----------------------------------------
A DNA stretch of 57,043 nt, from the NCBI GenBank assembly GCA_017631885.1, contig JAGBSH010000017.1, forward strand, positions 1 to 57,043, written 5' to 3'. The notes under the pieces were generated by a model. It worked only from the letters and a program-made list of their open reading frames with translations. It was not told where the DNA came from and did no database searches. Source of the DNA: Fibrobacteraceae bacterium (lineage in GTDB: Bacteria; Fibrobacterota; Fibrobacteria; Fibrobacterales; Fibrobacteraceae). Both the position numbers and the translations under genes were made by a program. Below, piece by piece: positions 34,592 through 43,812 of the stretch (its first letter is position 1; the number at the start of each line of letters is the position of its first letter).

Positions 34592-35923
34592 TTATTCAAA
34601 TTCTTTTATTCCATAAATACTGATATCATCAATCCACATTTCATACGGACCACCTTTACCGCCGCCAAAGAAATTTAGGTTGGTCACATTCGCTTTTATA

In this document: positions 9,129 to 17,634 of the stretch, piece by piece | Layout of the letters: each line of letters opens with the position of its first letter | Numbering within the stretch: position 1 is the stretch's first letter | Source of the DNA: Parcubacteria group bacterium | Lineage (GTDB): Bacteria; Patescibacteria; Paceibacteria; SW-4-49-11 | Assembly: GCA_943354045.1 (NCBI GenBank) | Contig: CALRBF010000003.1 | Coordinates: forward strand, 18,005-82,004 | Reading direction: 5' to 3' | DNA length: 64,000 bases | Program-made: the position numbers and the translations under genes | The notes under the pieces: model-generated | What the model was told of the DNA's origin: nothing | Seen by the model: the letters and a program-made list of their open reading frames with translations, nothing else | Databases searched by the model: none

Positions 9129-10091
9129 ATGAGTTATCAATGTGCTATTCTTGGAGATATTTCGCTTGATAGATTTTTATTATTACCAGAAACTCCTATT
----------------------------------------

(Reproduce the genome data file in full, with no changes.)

A DNA stretch of 57,043 nt, from the NCBI GenBank assembly GCA_017631885.1, contig JAGBSH010000017.1, forward strand, positions 1 to 57,043, written 5' to 3'. The notes under the pieces were generated by a model. It worked only from the letters and a program-made list of their open reading frames with translations. It was not told where the DNA came from and did no database searches. Source of the DNA: Fibrobacteraceae bacterium (lineage in GTDB: Bacteria; Fibrobacterota; Fibrobacteria; Fibrobacterales; Fibrobacteraceae). Both the position numbers and the translations under genes were made by a program. Below, piece by piece: positions 34,592 through 43,812 of the stretch (its first letter is position 1; the number at the start of each line of letters is the position of its first letter).

Positions 34592-35923
34592 TTATTCAAA
34601 TTCTTTTATTCCATAAATACTGATATCATCAATCCACATTTCATACGGACCACCTTTACCGCCGCCAAAGAAATTTAGGTTGGTCACATTCGCTTTTATA

In this document: positions 9,129 to 17,634 of the stretch, piece by piece | Layout of the letters: each line of letters opens with the position of its first letter | Numbering within the stretch: position 1 is the stretch's first letter | Source of the DNA: Parcubacteria group bacterium | Lineage (GTDB): Bacteria; Patescibacteria; Paceibacteria; SW-4-49-11 | Assembly: GCA_943354045.1 (NCBI GenBank) | Contig: CALRBF010000003.1 | Coordinates: forward strand, 18,005-82,004 | Reading direction: 5' to 3' | DNA length: 64,000 bases | Program-made: the position numbers and the translations under genes | The notes under the pieces: model-generated | What the model was told of the DNA's origin: nothing | Seen by the model: the letters and a program-made list of their open reading frames with translations, nothing else | Databases searched by the model: none

Positions 9129-10091
9129 ATGAGTTATCAATGTGCTATTCTTGGAGATATTTCGCTTGATAGATTTTTATTATTACCAGAAACTCCTATT